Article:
El Greco (1541-1614)
Saint Phillips holds the cross he was crucified at, the crosspiece is barely seen. The Saint gestores to his left, toward another of the Apostoles, in a very expressive gesticulation. The cross is his most common attribute. According to traditions, the Saint was crucified face down, like Saint Peter, and bound with rope instead of nails.
The technical studies and analysis of the work tells us this painting, as well as the paintings of Saint Matthew, Saint Jude, Saint Andrew, and Saint Simon, are in an initial execution phase.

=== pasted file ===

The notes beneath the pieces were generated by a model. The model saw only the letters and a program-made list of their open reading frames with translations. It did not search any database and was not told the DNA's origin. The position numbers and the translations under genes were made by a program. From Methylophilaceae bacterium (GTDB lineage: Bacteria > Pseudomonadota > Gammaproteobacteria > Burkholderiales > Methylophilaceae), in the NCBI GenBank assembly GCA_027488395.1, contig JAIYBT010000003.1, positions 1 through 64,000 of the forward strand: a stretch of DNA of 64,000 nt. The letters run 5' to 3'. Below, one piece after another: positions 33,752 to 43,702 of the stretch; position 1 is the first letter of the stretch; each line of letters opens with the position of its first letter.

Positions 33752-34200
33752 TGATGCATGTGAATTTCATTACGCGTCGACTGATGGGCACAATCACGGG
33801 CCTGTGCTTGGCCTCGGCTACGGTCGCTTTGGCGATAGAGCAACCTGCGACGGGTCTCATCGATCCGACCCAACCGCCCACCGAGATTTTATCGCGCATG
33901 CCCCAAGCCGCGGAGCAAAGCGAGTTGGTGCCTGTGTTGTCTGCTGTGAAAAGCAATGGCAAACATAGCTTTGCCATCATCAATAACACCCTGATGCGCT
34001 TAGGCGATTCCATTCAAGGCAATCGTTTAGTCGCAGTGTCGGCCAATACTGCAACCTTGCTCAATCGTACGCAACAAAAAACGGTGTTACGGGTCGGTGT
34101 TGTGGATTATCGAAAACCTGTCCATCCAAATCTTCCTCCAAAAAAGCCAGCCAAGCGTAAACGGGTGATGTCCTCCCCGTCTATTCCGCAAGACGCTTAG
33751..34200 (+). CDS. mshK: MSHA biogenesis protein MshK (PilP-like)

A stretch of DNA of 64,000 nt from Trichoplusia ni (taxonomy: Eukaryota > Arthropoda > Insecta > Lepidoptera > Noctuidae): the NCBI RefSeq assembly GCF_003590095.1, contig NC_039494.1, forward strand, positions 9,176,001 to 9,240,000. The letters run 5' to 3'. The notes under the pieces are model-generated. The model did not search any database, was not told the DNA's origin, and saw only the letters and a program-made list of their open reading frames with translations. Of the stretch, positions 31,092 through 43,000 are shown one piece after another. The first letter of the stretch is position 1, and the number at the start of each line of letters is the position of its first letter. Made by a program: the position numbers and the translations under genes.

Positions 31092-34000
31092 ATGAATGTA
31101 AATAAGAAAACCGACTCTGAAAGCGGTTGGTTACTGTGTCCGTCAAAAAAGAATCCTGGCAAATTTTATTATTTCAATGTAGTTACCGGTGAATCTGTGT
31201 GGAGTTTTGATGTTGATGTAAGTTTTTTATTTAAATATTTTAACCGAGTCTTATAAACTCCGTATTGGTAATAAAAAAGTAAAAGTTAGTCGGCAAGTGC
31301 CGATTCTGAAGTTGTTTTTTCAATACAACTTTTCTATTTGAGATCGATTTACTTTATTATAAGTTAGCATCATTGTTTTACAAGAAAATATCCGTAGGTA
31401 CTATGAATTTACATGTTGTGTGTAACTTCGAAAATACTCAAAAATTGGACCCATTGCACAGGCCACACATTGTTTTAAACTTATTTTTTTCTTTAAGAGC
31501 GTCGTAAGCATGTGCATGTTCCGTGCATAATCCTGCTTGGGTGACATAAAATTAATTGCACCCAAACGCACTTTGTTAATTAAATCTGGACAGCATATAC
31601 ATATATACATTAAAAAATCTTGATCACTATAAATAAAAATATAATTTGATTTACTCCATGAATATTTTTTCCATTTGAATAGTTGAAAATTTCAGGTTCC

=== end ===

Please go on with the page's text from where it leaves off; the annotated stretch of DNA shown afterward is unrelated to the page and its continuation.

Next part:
Throughout the 16th century we find in Toledo interesting pictorical representations of the 12 apostles. These creations started with the predella of the main altarpiece in the church of Saint Andrew, a work signed by Juan de Borgoña and Antonio de Cremontes, in which the apotles are depicted half-length, in an attitude of dialogue and with a golden brackground. In El Greco's last years the artist renewed the meaning of these series and turned them into a novel production that was no longer destined to occupy a place in the altarpieces. He designed 13 individual paintings with the images of Christ the Saviour and the 12 apostles, cut out on neutral backgrounds, endowed with monumental form and psychological expresiveness. The apostles are covered with tunic and cloak and are accompanied by identifying attributes of each character. In addition to these attributes, El Greco envisaged, for each apostle, chromatic combinations for their clothes and their own gestures that would become codes of identification of the characters.